Urgent efforts needed to stem diabetes epidemic: WHO

Mumbai: Countries in the South-East Asian Region must take vigorous and concerted action to prevent, treat and beat diabetes, a potentially fatal disease that has reached epidemic proportions and is expected to further rise in coming years, World Health Organisation (WHO) today said.

“Diabetes rarely makes headlines, and yet it will be the world’s seventh largest killer by 2030 unless intense and focused efforts are made by governments, communities and individuals,” Poonam Khetrapal Singh, WHO Director for South- East Asia, said ahead of World Health Day on April 7.

World Health Day this year focuses on diabetes and calls for scaling up efforts to prevent, care for and detect the disease to arrest the global epidemic which is hitting the low and middle income countries the most.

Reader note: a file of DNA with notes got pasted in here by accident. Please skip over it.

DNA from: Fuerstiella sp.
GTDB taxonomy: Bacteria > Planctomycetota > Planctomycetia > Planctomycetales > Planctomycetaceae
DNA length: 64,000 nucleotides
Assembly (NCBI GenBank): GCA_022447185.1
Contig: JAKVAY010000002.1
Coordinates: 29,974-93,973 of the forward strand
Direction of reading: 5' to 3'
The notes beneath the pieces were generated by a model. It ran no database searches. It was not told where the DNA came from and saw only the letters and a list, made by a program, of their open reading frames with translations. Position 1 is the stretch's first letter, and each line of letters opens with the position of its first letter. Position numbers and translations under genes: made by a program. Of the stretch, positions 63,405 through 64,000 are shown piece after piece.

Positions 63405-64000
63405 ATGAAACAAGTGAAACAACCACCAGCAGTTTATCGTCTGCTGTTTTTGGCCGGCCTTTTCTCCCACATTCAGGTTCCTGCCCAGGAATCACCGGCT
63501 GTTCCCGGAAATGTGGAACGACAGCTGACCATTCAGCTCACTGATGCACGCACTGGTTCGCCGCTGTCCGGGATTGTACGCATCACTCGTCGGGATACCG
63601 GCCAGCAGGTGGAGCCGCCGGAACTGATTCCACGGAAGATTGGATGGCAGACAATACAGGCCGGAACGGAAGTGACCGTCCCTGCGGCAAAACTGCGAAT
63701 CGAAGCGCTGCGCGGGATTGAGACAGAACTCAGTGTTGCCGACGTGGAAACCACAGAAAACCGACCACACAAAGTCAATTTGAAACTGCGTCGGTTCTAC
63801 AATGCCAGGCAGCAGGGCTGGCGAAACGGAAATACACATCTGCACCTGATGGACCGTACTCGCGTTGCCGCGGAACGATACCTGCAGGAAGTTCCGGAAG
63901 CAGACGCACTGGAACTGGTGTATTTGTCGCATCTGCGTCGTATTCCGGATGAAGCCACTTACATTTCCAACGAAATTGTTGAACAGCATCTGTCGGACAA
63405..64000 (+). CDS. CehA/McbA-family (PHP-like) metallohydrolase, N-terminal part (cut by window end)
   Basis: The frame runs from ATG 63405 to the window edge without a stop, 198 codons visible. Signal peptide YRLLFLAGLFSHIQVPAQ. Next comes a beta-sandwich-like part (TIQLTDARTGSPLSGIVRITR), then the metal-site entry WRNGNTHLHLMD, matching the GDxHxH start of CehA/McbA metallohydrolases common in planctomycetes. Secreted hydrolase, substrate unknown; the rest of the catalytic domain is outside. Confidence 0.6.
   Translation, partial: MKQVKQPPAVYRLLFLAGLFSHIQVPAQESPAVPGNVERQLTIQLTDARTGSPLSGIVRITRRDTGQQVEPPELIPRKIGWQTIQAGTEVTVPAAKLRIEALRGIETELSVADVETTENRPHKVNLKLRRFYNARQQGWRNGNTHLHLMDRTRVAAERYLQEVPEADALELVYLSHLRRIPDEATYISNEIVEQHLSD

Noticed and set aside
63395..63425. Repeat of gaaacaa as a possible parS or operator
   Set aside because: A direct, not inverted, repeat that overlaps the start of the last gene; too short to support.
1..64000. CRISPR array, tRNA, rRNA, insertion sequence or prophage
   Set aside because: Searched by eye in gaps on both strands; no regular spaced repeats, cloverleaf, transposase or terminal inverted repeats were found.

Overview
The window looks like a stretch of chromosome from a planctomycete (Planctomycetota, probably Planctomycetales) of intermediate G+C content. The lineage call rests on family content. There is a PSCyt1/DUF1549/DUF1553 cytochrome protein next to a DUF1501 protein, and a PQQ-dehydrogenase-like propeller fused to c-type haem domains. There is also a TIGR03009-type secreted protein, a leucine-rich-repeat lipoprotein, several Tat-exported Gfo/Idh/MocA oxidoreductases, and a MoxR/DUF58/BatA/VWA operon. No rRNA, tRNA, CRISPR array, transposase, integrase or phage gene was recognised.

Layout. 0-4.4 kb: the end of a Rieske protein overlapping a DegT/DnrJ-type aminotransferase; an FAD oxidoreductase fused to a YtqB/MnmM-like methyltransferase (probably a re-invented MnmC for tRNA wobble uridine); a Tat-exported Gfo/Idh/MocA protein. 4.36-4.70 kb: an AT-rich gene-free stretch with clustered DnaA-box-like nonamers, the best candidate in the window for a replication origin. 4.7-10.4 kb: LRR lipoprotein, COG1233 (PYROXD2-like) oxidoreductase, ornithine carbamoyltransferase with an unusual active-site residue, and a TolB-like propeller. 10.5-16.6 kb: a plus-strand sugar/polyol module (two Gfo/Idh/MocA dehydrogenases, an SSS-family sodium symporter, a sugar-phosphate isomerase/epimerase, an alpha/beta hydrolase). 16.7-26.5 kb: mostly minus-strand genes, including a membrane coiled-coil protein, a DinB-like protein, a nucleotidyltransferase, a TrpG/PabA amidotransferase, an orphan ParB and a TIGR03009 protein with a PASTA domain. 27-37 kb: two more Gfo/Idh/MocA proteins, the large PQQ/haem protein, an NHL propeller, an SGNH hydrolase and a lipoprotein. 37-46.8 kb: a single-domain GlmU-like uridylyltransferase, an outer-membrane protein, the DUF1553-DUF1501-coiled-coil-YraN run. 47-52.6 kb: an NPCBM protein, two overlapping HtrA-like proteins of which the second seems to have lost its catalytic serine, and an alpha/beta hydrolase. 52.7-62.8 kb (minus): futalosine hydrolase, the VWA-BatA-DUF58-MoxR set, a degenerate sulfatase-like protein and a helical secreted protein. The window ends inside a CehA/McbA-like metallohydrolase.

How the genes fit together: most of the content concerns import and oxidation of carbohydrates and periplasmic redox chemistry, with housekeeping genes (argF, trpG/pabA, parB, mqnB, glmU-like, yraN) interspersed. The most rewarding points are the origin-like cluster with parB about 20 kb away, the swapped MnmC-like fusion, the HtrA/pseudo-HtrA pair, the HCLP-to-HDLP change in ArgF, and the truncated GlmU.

Khetrapal said, “Diabetes is of particular concern in the Region. More than one out of every four of the 3.7 million diabetes-related deaths globally occur in the Region. Almost half of the 96 million people suffering the disease don’t know they have it. If diabetes prevalence continues to rise, the personal, social and economic consequences will deepen.”

South-East Asia consists of 11 countries of impressive diversity in religion, culture and history: Brunei, Burma (Myanmar), Cambodia, East Timor, Indonesia, Laos, Malaysia, the Philippines, Singapore, Thailand, and Vietnam.

It is also one of the most dynamic areas of the world economically, a factor which largely accounts for its growing international significance.

Sedentary lifestyles coupled with sugary, salty and fatty diets rich in refined carbohydrates are driving the epidemic, which in the Region affects primarily those in their productive prime, she said.

Nearly 90 per cent of all diabetes cases are of Type 2, largely the result of excess bodyweight and physical inactivity. It is both preventable and treatable if detected early. If not properly managed the disease causes serious damage to every major organ in the body, resulting in heart attacks, strokes, blindness and nerve damage, she added.